To someone crushed by the Law, the Gospel is a truly sweet respite from the burden of sin. Walther encourages pastors, and by extension youth workers, to err on the side of bringing the restoring Word of the Gospel. When in doubt, we are to rely upon and present the liberating Words of forgiveness in Christ.

We must always keep in mind that the Law is not what restores any of us to a right relationship with God. That is the work of the Gospel. Thus, that is where we want to get. We want to bring the Law to bear, and in so doing to prepare those youth we are called to shepherd to drink in the sweetness of the Gospel. Likewise, the Law is not to be used to encourage or scare youth into being more moral.

This is a regular temptation in youth ministry. Sadly, many parents desire that youth ministry in the local church focus on moral formation more that faith formation. More times than I would like to recall, I have had conversations with parents more concerned with avoiding negative moral influences, than with their children being empowered to share the Gospel in a youth ministry attracting those in desperate need to hear from their Savior.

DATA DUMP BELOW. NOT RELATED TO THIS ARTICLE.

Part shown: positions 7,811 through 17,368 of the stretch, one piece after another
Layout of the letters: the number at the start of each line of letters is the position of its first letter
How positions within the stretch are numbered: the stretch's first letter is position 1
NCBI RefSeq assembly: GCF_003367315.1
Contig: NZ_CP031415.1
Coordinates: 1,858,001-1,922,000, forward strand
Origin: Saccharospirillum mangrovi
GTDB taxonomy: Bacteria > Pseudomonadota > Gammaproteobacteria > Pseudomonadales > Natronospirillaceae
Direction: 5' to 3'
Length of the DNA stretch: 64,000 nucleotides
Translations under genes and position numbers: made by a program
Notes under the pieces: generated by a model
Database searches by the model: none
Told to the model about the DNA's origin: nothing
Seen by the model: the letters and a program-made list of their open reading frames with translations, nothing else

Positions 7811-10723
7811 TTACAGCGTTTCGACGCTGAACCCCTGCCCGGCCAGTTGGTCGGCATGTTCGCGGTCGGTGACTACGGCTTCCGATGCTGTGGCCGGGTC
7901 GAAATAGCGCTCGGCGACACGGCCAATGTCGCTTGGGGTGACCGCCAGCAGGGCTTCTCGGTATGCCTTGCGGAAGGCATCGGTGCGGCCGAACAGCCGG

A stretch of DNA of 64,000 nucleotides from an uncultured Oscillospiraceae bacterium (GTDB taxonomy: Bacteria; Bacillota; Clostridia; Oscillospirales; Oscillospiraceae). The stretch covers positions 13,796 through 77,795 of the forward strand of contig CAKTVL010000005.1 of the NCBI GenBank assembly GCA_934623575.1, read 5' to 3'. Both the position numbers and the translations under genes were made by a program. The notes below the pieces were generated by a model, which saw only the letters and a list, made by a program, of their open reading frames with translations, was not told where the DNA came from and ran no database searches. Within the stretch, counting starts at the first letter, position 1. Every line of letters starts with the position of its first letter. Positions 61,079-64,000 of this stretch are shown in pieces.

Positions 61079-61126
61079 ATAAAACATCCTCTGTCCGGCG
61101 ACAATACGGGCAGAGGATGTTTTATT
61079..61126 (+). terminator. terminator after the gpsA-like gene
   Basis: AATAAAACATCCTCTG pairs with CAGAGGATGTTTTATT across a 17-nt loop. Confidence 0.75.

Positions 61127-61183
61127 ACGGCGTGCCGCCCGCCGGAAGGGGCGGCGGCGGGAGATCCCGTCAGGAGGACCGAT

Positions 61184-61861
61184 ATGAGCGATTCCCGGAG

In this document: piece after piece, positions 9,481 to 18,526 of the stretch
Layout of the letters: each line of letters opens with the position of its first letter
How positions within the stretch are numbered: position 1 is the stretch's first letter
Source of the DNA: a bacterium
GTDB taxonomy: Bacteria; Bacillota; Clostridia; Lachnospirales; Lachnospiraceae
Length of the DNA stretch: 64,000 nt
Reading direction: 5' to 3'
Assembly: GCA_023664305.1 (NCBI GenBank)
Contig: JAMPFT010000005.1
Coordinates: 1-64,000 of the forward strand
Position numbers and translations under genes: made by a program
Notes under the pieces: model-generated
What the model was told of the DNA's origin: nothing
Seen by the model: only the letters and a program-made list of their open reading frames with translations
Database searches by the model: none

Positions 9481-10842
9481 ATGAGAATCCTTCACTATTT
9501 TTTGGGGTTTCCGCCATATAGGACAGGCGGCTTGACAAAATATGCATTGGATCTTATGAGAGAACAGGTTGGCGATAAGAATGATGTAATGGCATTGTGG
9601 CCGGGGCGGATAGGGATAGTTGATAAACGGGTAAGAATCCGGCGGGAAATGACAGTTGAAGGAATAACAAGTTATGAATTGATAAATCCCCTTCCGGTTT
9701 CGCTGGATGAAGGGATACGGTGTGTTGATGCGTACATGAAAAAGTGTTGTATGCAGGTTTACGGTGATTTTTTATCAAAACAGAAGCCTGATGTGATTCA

As a parent myself, I get the concern. I can recall my parents struggling with my being close with one particular friend in middle and high school. From their perspective he was a possible negative influence. He was part of the youth group and his parents were active in church, but he was a wild character. His parents were thrilled to have me around, as I provided the positive influence they desired for their son.

Looking ahead to my own sons getting older, I know I will have to balance my desire to protect them, with my understanding as a long-time youth worker, that they can be a great influence and bear witness to Christ to those who need to see the Christian life lived in full enjoyment in their midst. We should want to have ministries that attract those who have yet to hear the Gospel. Yet when we apply the Law to those in our ministries, we must take care to avoid using the Law as a motivation for obedience.